I've revisited this day a lot from my trip across Canada. Partly because I feel extremely lucky to have survived it and the other part because it was the first time on the trip I felt like I was truly exploring Canada. I was surrounded by so many mountains and very little law/regulations. The day before, July 14, 2019 I left Fort St. John around 11am and made my way up the only highway that went northwest, BC-97 aka The Alaska Highway. Once you get on this road, you really only have one way to go unless you turn around. There aren’t really any side roads or exits. It was a 323 mile trip into the wilderness that would take around 8 hours with all the stopping I tend to do to take photos. That night, I stayed at an abandoned cabin rental/cafe/gas station that was shut down in the 70s but the buildings still stood. Sometime between 7pm and midnight, Kam McLeod and Bryer Schmegelsky drove past me as I was walking up and down The Alaska Highway taking photos or hanging out in my van planning for Denali. I didn’t know the significance of these names till a later date.
I woke up that morning, July 15, 2019 not knowing the bullet I dodged. I spent my day climbing 5 peaks in 2 hours and 57 minutes. For some reason, this day I was motivated and thirsty for adventure. Starting out at 4196 ft, I made my way through the spruce dominated woods on some hard packed dirt. Quickly crossed a river and started my elevation gain without much warning. I climbed to my first unnamed mountain at 6499 ft followed by St. Paul E2 at 6610 ft where I ate lunch and enjoyed epic views. The hiking was rather rugged and straight up.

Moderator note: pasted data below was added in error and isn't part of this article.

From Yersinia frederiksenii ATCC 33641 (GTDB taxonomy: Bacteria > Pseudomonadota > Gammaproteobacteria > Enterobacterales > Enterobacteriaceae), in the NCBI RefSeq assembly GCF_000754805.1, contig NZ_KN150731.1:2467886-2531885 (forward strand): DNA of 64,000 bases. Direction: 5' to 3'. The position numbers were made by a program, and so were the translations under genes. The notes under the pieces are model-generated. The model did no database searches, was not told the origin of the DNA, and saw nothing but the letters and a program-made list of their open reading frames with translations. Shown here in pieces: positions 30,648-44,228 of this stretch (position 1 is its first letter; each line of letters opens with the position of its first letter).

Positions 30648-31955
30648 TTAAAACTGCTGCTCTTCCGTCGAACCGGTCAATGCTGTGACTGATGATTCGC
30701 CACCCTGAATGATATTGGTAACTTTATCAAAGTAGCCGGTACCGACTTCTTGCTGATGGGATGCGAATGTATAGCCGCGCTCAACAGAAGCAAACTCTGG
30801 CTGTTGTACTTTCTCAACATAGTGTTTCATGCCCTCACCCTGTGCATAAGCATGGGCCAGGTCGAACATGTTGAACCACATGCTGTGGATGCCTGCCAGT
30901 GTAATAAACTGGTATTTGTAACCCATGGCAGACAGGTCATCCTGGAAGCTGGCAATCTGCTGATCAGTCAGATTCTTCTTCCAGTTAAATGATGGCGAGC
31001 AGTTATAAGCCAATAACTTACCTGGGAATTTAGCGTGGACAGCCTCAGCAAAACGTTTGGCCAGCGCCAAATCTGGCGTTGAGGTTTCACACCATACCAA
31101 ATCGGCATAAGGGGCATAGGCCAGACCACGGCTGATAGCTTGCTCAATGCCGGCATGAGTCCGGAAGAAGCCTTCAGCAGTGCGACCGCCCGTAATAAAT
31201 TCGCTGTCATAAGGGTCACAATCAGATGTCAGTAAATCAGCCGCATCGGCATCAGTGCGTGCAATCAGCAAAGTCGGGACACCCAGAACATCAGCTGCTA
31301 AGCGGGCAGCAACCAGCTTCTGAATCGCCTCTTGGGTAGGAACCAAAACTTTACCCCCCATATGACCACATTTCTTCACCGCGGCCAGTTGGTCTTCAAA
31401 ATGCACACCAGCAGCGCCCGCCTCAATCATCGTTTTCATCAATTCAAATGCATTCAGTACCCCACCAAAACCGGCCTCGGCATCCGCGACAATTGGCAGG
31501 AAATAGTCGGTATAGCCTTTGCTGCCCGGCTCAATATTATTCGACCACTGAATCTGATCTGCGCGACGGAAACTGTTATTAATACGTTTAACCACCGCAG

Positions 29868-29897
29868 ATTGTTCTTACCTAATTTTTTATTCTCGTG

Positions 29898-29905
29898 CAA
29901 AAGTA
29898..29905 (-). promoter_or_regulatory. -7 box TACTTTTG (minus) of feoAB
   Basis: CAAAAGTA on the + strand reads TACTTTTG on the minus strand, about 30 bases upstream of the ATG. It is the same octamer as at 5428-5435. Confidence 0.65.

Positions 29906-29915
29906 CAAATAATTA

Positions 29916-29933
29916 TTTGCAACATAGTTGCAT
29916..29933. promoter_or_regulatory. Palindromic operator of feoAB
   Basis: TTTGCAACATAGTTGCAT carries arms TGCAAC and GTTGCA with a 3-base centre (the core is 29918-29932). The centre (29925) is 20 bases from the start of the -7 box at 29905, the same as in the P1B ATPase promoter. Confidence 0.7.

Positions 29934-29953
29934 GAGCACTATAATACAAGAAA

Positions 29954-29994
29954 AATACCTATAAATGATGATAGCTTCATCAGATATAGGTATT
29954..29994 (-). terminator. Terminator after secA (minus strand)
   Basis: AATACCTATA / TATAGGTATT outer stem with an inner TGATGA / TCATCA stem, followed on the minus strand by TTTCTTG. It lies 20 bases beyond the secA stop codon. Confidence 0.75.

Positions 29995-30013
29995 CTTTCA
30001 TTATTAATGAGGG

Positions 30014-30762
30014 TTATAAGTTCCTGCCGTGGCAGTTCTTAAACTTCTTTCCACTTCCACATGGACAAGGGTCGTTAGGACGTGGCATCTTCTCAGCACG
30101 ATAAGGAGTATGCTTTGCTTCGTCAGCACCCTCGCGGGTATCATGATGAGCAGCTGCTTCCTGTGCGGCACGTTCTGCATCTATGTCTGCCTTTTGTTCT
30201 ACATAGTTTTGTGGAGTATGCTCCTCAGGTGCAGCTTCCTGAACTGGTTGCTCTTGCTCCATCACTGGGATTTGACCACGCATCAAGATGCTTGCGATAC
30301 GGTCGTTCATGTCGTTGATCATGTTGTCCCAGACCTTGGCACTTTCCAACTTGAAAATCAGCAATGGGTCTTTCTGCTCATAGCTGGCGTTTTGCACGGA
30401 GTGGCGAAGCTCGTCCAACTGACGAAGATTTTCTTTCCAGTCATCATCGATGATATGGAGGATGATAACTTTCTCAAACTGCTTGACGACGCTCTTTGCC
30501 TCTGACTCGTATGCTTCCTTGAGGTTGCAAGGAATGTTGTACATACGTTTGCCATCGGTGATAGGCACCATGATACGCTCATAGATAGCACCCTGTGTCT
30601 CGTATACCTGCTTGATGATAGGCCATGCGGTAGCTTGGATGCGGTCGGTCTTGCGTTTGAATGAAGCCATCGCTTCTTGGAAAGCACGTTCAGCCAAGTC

I then summited Mt. St. Paul at 6984 ft, the tallest peak out of the 5. This was the start of my descent and my decision to go off trail to make a big loop. I then hit my second unnamed mountain at 6719 ft and my third unnamed mountain at 6660 ft.
The hiking was mostly scree, hard packed dirt and big boulders in a dried up river bed. Round trip was 4.8 miles and ended with me taking a bath in Summit Lake which was a very cold lake. Now that I was fully awake from the slightly above freezing waters, I drove through the rest of the Northern Canadian Rockies stopping 20 different times to take pictures and enjoy the views.
Driving through these mountains was just a sliver of what the Northern Canadian Rockies have to offer. My mood was at an all time high being able to experience these views and the remoteness I felt.
Muncho Lake was bigger than I was expecting and a nice change of scenery.
At one point 3 black SUV Police passed me just like in the movies, less than a car length away from each other going roughly 70 mph on windy single lane mountain roads. I eventually caught up to the police just before getting to Liard Hot Springs. There I saw a super sick looking 80s blue chevy van parked on the side of the road. Caution tape going from the van into the woods. Two bodies faced down in the grass with nothing covering them. The cops were pointing at my van smiling. I was completely confused. I felt sick and thought it was a bear attack since I had seen 11 bears the day before. I got to Liard Hot Springs where there had been a grizzly attack the night before which made me think even more of the same. Keep in mind, there is hardly any cell service, let alone LTE. I was on high alert the rest of the night and as I talked to multiple truckers, I was told two people were shot and killed and this was the start of the Northern British Columbia Murderers. Two teenagers, Kam McLeod and Bryer Schmegelsky were on a 3 person killing spree and traveled all across Canada. I will randomly play this over in my head wondering why they didn’t kill me and how lucky I am. The two victims were doing the same thing I was doing and their van broke down where they were shot and it sounded like they were planning on calling a tow truck in the morning. The place I slept the night of the murder was on the side of the road but hidden by some bushes, is this why I was so lucky? I have a lot of questions I want to ask but there are only so many answers and this report.